Original German WWII Model 1695 Army Officer's Leopard Head Sword by Carl Eickhorn with Partial Hanger

Item Description

Original Item: Only One Available. This is a beautiful classic German WWII Model 1695 Heer (Army) Officer's sword, made by the legendary Solingen-based firm of Carl Eickhorn. This Army Leopard Head Sword is constructed of aluminum alloy with about 80% of the original gilding intact. It is a very beautiful sword, and is really in first rate condition, a prime addition to any display or collection. For some reason Eickhorn did not include the Model 1695 in their "Field Marshall" series, but due to the similarities, many feel that a Field Marshall sword collection is not complete without one of these swords. It even has the remains of a hanger with clip, which was used to secure the sword in a vertical position when in close quarters, to avoid bumping into other people during dress occasions.

The panther head is in choice condition, with lots of hand engraving throughout the muzzle, snout, eyes, and mane. The backstrap has elegant raised oak leaves and acorns which extend out to the grip tabs. The "P" guard and ferrule have the same oak leaf motif, and both remain in choice condition. The crossguard extends downward with a curlicue quillon. In the center chappe (rainguard) is an Art Deco style eagle clutching a wreathed mobile swas. The detailing are extraordinary throughout the guard. The reverse chappe has the usual raised plain seal to accept a monogram, but is unmarked.

The scabbard of this example still has good original factory black lacquer, it is retained at 90% with no dents.There are a few long scratches on one side, which do have some oxidation, but there is minimal age crazing. The sword retains the original hanger ring.

The grip is an outstanding black celluloid-over-wood base. It is wrapped with four silver wires, the center two of which are twisted. The celluloid is in great shape, with minimal shrinkage, and no wear or cracking.

The 33 1/2 inch blade of this example is in excellent condition, with no chips or dents on the edge. The nickel-plating is nearly perfect, with just a bit of running wear and a few specs of oxidation near the cross guard. The reverse ricasso is stamped with the 1935-41 Eickhorn trademark: a seated squirrel holding a sword, with the word ORIGINAL above and the firm's name and location, Eickhorn / SOLINGEN below. Unfortunately the chappe/rainguard almost completely covers this area, so photographing the logo is impossible. The original leather blade buffer is in place, and in good shape. The top of the cross guard is also stamped GES GESCH., indicating that this was a trademarked design.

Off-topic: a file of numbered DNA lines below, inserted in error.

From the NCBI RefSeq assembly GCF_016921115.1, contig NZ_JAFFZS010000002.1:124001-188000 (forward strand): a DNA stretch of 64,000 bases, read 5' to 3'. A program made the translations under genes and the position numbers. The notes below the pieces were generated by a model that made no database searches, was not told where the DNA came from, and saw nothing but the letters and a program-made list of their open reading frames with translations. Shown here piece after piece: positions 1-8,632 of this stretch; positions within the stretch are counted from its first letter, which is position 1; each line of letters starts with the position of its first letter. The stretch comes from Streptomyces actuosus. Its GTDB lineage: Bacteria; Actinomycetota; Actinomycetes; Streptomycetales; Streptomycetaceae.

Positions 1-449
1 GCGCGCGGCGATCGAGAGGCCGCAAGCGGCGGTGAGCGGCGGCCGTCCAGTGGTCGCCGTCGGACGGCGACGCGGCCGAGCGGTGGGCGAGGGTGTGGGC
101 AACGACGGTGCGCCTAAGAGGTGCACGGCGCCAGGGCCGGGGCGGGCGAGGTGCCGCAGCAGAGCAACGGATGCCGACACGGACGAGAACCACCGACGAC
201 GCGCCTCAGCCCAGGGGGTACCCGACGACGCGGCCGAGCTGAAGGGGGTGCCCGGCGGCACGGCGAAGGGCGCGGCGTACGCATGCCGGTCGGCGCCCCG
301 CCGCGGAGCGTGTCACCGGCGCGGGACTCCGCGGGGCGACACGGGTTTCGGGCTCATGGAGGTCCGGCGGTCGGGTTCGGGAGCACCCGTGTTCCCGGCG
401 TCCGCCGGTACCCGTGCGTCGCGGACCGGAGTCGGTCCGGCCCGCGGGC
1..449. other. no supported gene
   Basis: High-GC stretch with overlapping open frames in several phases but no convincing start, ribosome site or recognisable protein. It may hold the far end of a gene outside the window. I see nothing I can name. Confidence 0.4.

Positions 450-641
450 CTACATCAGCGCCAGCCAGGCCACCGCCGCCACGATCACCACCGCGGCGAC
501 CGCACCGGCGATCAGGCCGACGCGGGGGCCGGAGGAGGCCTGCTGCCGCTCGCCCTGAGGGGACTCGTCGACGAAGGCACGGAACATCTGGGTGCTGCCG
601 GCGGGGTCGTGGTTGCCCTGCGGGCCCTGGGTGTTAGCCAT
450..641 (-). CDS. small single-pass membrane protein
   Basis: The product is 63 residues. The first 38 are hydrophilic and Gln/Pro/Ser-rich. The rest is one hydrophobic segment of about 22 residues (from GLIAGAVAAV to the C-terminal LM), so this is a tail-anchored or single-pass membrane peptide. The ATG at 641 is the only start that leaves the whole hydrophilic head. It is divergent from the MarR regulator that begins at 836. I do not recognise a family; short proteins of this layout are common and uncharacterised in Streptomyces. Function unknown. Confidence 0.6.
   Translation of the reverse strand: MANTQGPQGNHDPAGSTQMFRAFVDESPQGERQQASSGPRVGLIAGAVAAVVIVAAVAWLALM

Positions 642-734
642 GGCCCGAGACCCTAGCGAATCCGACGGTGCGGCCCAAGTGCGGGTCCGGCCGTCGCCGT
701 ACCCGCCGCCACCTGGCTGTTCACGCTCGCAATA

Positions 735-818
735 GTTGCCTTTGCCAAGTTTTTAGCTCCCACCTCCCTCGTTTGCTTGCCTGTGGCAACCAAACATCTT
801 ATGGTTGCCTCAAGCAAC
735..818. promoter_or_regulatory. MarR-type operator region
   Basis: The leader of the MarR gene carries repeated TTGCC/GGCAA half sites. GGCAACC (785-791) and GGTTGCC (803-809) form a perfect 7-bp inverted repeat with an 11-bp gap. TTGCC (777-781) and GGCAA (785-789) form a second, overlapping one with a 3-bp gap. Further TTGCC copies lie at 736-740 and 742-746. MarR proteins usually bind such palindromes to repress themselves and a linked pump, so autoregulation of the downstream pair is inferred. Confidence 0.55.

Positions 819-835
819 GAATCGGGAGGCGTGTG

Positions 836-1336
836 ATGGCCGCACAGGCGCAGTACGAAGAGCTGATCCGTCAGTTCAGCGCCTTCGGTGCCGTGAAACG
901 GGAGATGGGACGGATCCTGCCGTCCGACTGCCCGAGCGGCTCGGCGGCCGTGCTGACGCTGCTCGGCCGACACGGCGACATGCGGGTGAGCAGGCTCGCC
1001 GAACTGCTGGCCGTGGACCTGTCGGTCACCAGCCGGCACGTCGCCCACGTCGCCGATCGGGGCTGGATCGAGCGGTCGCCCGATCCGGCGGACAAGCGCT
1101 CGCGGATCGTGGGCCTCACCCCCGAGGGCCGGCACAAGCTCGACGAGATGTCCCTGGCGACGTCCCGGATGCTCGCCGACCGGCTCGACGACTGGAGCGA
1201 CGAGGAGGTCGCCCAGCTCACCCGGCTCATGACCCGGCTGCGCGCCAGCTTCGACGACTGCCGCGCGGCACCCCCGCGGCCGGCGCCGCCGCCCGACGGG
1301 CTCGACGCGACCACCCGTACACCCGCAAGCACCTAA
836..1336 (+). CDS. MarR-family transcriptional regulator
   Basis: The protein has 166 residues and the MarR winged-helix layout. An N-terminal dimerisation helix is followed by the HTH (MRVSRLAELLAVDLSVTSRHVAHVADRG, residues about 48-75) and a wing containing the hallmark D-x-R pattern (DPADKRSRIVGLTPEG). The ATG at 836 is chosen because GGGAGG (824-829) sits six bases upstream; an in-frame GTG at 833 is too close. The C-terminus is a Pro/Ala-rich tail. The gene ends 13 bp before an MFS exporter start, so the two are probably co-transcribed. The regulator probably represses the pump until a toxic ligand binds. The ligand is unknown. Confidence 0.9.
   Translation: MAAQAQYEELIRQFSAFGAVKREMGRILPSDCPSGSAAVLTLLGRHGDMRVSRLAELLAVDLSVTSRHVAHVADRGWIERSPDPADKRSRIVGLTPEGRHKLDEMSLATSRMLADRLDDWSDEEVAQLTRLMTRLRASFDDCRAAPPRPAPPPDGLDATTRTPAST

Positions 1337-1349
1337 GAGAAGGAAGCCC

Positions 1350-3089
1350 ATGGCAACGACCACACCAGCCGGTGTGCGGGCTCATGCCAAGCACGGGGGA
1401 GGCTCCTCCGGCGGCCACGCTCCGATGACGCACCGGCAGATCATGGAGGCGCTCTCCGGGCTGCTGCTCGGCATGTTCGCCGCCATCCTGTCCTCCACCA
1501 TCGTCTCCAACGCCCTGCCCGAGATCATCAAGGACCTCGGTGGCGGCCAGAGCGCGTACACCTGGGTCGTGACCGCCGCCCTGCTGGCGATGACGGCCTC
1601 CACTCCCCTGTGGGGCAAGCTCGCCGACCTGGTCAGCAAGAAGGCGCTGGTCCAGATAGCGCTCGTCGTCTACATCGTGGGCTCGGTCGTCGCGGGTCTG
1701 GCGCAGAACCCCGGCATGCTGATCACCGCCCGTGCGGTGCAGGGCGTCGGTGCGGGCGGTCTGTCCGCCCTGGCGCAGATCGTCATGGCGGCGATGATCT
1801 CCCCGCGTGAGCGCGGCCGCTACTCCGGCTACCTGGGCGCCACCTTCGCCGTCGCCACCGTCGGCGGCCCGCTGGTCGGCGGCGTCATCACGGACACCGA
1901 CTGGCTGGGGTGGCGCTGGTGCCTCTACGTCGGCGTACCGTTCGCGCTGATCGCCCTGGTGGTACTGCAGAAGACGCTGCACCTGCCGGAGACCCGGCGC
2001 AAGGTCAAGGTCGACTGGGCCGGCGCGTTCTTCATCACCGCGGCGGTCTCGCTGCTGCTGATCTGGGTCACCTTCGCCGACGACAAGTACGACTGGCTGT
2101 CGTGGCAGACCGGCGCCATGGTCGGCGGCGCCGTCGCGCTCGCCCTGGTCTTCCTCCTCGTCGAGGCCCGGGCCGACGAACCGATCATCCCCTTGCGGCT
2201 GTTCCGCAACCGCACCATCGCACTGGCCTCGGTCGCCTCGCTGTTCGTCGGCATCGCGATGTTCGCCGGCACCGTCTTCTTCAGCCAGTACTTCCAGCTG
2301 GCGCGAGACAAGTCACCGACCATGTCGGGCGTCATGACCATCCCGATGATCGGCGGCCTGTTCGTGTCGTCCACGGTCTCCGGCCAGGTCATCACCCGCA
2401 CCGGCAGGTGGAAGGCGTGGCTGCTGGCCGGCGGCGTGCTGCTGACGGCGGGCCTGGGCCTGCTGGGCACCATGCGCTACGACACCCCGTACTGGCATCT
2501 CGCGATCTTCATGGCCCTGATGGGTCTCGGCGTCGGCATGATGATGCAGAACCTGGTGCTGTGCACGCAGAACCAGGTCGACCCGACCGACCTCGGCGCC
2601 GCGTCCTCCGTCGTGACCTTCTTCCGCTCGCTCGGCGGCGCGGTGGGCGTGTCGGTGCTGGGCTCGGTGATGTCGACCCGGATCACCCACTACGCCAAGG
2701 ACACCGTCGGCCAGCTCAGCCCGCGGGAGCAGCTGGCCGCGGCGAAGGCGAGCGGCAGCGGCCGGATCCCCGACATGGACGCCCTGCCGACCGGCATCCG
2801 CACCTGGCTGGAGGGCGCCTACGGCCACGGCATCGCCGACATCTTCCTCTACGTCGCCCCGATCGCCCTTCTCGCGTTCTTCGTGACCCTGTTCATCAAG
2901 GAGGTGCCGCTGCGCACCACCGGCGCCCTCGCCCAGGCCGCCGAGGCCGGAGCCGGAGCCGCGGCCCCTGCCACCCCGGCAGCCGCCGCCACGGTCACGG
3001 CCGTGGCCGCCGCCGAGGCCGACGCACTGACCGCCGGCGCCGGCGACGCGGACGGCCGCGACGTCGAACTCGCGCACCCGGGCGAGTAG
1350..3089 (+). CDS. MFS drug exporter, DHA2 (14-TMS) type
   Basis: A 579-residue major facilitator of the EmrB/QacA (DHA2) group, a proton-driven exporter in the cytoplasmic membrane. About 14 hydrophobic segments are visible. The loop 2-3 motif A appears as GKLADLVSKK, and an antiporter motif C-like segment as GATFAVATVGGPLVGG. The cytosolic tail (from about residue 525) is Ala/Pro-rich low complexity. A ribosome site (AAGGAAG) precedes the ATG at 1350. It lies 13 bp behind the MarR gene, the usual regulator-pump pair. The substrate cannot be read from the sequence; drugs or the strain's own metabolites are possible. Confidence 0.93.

Overall an excellent condition high quality sword from a legendary German sword maker, based in Solingen, the "City of Blades" in Eastern Germany.

The German Army (German: Heer, was the land forces component of the Wehrmacht, the German armed forces, from 1935 to 1945. The Wehrmacht also included the Kriegsmarine (Navy) and the Luftwaffe (Air Force). During World War II, a total of about 15 million soldiers served in the German Army, of whom about seven million became casualties. Separate from the army, the Waffen-SS (Armed SS) was a multi-ethnic and multi-national military force of the Third Reich. Growing from three regiments to over 38 divisions during World War II, it served alongside the army but was never formally part of it.

Only 17 months after AH announced publicly the rearmament program, the Army reached its projected goal of 36 divisions. During the autumn of 1937, two more corps were formed. In 1938, four additional corps were formed with the inclusion of the five divisions of the Austrian Army after the Anschluss in March. During the period of its expansion by Adolf AH, the German Army continued to develop concepts pioneered during World War I, combining ground (Heer) and air (Luftwaffe) assets into combined arms teams. Coupled with operational and tactical methods such as encirclements and the "battle of annihilation", the German military managed quick victories in the two initial years of World War II, prompting the use of the word Blitzkrieg (literally lightning war, meaning lightning-fast war) for the techniques used.

The German Army entered the war with a majority of its infantry formations relying on the horse for transportation. The infantry remained foot soldiers throughout the war; artillery also remained primarily horse-drawn. The motorized formations received much attention in the world press in the opening years of the war, and were cited as the main reason for the success of the German invasions of Poland (September 1939), Norway and Denmark (April 1940), Belgium, France and Netherlands (May 1940), Yugoslavia (April 1941) and the early campaigns in the Soviet Union (June 1941). However their motorized and tank formations accounted for only 20% of the Heer's capacity at their peak strength.

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